Yes, I am a bigot because I like to stick with the scientific definition of ‘sex’…
Because I knew very little about any of them before any of this, I have been reading up on the Radical Feminist and Lesbian and Trans* Activist positions for many, many months now. After all that time, I still genuinely can’t understand why some trans* activists have the idea that biology is socially constructed.
“GENDER ASSIGNED AT BIRTH
Let’s start at the beginning. A baby is born. The doctor says “It’s a boy” or “It’s a girl” based on the appearance of the child’s genitals. […]
“Cisgender” is the term for people who have no issue with the gender that they were assigned at birth. […]
Transgender people cannot accept our assigned genders. We know ourselves to be something different than what we were told to be. […]
Sex is as much a social construct as gender, as much subject to self identification, and besides all that, quite easy to modify. Surgical and hormonal techniques are only becoming more sophisticated. If there ever was a need to consider biology destiny, that time is surely past.”
Maybe I’m reading it wrong and they are using different definitions for the words ‘sex’ and ‘gender’ or, perhaps, conflating them. All that happens at birth is a doctor (or, in my case, my husband and midwife on my livingroom sofa) will, based on a quick look, tell you whether the baby is male or female (And, yes, I know about Intersex conditions). No one says, ‘You must now dress this baby in pink or blue.” or “When this baby grows up she must make 14.9% less per hour than that boy baby over there.” or “This baby must grow up and never cry and use violence to sort out his problems”.
Which genitals a baby has does not say a thing about what kind of person they should be- whether it’s masculine or feminine, or tender and emotional, or aggressive and logical- it can only tell you their biological sex. There is no “gender assigned at birth”. Gender is acquired by constant social conditioning that starts immediately after birth… but isn’t an inevitability at birth.
Neither do I understand why trans* people think that non-trans, or ‘Cis’ people have “no issue with the gender they were assigned at birth”. IF they are using the world ‘Gender’ correctly, then the whole entire reason Feminism exists AT ALL is because a lot of Females have a REALLY, REALLY big issue with “socially constructed roles, behaviours, activities, and attributes that a given society considers appropriate for” them. This is why a lot of feminists reject the label ‘cis’.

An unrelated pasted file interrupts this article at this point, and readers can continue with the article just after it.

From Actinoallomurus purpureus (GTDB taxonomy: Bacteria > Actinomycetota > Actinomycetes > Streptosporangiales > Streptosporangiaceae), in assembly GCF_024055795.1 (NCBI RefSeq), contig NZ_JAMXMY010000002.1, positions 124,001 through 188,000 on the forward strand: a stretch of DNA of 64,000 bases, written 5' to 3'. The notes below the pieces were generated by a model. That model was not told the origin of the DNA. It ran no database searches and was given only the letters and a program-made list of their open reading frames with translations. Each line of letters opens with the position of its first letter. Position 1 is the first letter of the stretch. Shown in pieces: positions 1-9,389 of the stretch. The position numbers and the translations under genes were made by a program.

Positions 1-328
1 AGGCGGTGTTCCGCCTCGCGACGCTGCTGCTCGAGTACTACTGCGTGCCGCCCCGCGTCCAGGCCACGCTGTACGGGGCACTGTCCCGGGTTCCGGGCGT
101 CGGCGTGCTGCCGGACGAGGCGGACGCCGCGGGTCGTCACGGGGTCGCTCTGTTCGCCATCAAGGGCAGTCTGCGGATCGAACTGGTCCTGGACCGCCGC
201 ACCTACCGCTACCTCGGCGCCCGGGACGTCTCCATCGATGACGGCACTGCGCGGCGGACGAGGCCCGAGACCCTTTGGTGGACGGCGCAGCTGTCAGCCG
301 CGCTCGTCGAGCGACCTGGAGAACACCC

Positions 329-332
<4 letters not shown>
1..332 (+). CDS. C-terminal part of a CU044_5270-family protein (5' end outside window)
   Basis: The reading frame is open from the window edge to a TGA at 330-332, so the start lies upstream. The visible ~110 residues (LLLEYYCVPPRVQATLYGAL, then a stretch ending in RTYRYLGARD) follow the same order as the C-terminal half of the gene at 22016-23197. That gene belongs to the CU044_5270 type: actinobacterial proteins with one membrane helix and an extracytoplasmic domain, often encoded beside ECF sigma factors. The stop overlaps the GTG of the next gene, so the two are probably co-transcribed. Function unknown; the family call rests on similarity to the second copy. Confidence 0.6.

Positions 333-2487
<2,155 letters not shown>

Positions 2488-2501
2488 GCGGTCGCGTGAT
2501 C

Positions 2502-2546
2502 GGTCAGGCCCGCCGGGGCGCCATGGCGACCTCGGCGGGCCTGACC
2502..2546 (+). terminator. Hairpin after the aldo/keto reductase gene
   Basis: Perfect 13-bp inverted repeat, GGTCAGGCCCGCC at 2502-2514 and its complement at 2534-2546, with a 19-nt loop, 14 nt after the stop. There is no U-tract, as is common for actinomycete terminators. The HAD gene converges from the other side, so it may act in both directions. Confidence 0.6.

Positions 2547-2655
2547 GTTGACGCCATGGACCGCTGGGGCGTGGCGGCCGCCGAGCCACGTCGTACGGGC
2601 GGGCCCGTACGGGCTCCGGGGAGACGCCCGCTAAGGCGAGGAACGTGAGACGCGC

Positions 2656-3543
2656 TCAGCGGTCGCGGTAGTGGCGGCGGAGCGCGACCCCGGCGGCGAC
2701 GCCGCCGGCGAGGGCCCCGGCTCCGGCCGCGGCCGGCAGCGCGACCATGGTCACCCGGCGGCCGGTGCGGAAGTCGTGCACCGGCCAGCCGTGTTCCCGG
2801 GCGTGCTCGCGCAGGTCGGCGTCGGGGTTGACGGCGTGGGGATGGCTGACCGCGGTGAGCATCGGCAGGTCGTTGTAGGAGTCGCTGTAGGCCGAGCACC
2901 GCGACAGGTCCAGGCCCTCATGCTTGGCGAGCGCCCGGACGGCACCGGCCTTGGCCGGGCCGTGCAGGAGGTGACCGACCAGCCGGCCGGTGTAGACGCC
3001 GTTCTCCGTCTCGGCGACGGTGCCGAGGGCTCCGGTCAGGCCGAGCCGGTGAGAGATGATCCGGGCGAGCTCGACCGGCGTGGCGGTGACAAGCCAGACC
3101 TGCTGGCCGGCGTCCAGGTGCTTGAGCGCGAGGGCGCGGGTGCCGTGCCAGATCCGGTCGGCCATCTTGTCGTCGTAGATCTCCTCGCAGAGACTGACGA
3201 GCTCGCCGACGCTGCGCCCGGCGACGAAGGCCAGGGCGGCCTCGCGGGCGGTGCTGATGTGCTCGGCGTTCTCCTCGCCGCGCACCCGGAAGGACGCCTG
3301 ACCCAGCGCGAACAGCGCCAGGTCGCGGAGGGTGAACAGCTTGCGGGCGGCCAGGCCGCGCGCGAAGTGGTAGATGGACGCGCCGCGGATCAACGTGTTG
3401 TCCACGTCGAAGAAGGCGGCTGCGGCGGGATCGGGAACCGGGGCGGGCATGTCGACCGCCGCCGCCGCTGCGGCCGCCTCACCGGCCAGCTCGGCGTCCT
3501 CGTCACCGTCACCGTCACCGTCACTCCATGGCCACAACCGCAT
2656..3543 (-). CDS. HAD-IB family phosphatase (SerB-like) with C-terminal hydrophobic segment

From Cordelia Fine’s Delusions of Gender which you really must read if you are even remotely interested in this topic:
“A marvellous poster, put out by the National League for Opposing Woman Suffrage in the UK, depicts a husband returning to ‘a suffragette’s home’. The room is in cheerless disarray, the weeping children have holes in their socks, and a fuel-less lamp emits not light, but smoke. The only evidence of the errant wife and mother is a ‘votes for women’ poster on the wall, on which is pinned a note bearing the callous words, ‘back in an hour or so’.”
So, females have long had a big issue with the gender roles they are forced to play…
In a study (“Queering gender: studying gender identity in ‘normative’ individuals” by Daphna Joel, Ricardo Tarrasch, Zohar Berman, Maya Mukamel & Effi Zive) that was published on the 5th of September this year the researchers looked at the “gender identity” of non-trans people. There were some interesting results:
About 33% of Men, 38% of Women […]felt both as a man and as a woman.
41% of Men and 46.8% of Women experience themselves to some extent as two genders.
About 30% of Men and 45% of Women expressed a dislike of their sexed body.
36.6% of our [non-trans] subjects reported that they sometimes feel as the ‘other’ gender , 63.7% reported that they sometimes wish to be the ‘other’ gender, 49% did not always wear clothes ‘appropriate’ to their sex and 41.9% were sometimes discontent with their sexed body.
To me, it doesn’t seem that ‘Cis’ pertains to a lot of people based on its current definition.
So, what is “A Woman”?
And what is “A Man”?